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School Board, Louisiana Premier Charter clash over proposed St. John Parish opening

RESERVE — Schoolhouse leaders with Louisiana Premier Charter and the St. John the Baptist Parish School Board are butting heads about the Charter’s potential opening for academic year 2019-20.

With last August’s vote of nine in favor and none against (there was one abstention and one absent), the School Board approved an agreement with Louisiana Premier Charter, paving the way for it to open as a kindergarten-through-ninth-grade campus, hosting 50 students in each grade from kindergarten through eighth and 75 students in ninth grade.

The charter campus would then expand one grade level each school year thereafter, serving 75 students per high school grade and concluding with 750 students after full expansion.

The charter’s plan must also receive Justice Department and federal judge approval before the school opens. As of yet, neither has been granted.

School Board members expressed concerns this week about oversight, racial makeup and schoolhouse safety.

Louisiana Premier Charter announced last week that it would operate on the campus of Riverside Academy, via a lease agreement.

Louisiana Premier Charter will operate as a kindergarten-through-ninth-grade school in 2019-20, while Riverside will continue to serve students from preschool through high school.

The two institutions will act independent of each other but share use of a parking lot, gym, cafeteria and athletic fields. They will not share students.

School Board members chose not to take action on a monitoring, extension and renewal policy for the Charter School when they met last week, setting up the agenda item for discussion and vote next month.

Because the School Board approved the Charter as a type 1 school, the School Board maintains limited oversight, ensures students who attend are from St. John Parish and maintains the charter as a limited member of its public school district.

The Louisiana Premier Charter board handles all day-to-day charter school operations.

Concerns

During an executive committee meeting this week, School Board member Debbie Schum said the Charter’s evaluation tool for rating its annual success is less than what the state uses.

“They don’t have it spelled out quite as detailed as the state does on how they will meet the indicators,” Schum said.

Louisiana Premier School Leader Alison Andrews pushed back on that assessment, saying the charter school would use a rigorous Tier 1 curriculum following Louisiana state standards.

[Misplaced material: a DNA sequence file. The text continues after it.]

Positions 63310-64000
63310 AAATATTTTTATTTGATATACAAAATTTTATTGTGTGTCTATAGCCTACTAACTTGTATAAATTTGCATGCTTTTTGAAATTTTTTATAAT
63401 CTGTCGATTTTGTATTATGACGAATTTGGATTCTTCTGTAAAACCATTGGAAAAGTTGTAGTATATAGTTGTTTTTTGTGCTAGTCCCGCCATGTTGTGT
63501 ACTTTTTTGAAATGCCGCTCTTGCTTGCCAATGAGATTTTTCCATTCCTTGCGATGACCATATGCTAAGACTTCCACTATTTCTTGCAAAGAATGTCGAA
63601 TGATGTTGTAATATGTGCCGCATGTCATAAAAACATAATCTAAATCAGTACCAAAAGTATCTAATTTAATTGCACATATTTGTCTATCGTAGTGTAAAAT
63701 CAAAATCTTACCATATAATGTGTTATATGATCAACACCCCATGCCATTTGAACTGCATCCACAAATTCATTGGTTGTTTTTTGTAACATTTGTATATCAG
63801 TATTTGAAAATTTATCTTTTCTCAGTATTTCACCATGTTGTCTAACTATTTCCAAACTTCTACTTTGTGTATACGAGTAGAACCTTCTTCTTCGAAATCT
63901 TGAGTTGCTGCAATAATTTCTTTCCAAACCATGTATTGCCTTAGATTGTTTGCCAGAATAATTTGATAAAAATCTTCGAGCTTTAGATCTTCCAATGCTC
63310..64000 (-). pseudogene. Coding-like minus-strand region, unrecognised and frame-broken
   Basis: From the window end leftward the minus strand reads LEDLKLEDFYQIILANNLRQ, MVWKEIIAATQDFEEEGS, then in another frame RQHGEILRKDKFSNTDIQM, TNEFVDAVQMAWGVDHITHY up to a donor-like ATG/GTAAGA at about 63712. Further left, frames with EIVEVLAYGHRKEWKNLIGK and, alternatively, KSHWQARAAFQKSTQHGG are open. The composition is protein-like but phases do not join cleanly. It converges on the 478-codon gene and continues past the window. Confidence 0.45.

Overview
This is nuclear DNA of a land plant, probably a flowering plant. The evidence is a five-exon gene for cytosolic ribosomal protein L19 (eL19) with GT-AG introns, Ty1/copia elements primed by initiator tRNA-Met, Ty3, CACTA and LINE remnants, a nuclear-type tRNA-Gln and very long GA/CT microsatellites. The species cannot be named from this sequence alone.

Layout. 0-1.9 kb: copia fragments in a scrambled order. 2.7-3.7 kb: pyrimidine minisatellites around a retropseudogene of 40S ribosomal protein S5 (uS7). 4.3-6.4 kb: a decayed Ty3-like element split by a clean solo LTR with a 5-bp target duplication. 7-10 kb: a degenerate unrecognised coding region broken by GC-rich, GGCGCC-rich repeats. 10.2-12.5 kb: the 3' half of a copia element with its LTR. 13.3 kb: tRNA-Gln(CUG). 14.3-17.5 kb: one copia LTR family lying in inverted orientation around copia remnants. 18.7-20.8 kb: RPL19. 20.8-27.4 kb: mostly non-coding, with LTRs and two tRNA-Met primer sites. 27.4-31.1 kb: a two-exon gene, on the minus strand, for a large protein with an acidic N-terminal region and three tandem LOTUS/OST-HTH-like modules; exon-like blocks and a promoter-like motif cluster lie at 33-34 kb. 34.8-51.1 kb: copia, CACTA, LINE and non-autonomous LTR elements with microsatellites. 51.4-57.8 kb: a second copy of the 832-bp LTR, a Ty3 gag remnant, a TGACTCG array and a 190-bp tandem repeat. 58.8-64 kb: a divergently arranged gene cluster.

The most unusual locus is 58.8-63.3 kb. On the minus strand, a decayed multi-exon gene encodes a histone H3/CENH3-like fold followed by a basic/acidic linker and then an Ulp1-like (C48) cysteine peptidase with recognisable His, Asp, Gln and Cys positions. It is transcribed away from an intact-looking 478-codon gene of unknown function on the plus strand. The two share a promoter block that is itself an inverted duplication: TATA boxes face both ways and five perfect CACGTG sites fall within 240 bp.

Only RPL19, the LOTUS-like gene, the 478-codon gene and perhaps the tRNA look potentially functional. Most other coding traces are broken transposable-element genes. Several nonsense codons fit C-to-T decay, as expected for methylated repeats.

“We don’t plan on maintaining a C; we’ll be a B or A, for sure,” Andrews said. “Our curriculum is going to be high quality Tier 1. Our teachers are going to have time for planning and collaboration. It’s going to be way above board.”

St. John Public Schools Superintendent Kevin George said the school district should spend money to inspect Riverside Academy to make sure the campus is structurally sound.

Finance director Felix Boughton doubled down on that sentiment, telling School Board members he guarantees Riverside is not compliant with all building and code upgrades.

Riverside Academy officials called the accusations laughable, noting the campus routinely passes fire marshal and health code checks, adding the campus must pass routine inspections to meet standards set for educating students.

Andrews agreed, saying charter officials did a walk through of the campus, which provided for a safe education environment.

“I know for a fact we can pull their bi-monthly fire safety reports,” Andrews said.

“All private schools have to have the same requirements and criteria as (public schools.)”

School Board member Ali Burl III questioned the racial makeup of the future charter school, expressing concern the student body may be disproportionately white.

Kevin Klibert, School Board desegregation attorney, said the Department of Justice is concerned about the preliminary student numbers submitted by the charter school, specifically, “the Charter’s efforts to recruit African-Americans, because there was a disproportionately large number of white students who had applied.”

Klibert said he would be “very surprised” if the Justice Department approved Louisiana Premier’s application within 30 days, as charter officials previously said they expected.

Kelly Laco, a Department of Justice spokesperson, declined to comment when reached this week by L’OBSERVATEUR.

Andrews said the only student count information sent to the Justice Department came very early on in the process and did not reflect the amount of students who have applied in recent weeks.

“It was kind of hard to go and start advertising when you don’t have a  site,” Andrews said. “Parents want to know everything. We have already started our campaign and we are definitely advertising more.

“Our numbers are starting to increase.”

Andrews said she welcomes the opportunity to provide a charter school presentation in front of the School Board — “anything I can do to help clarify anything we are doing; we want to be transparent.”

During the School Board’s executive committee meeting Tuesday, attending members voted to request a meeting with Charter School members before the next Board meeting.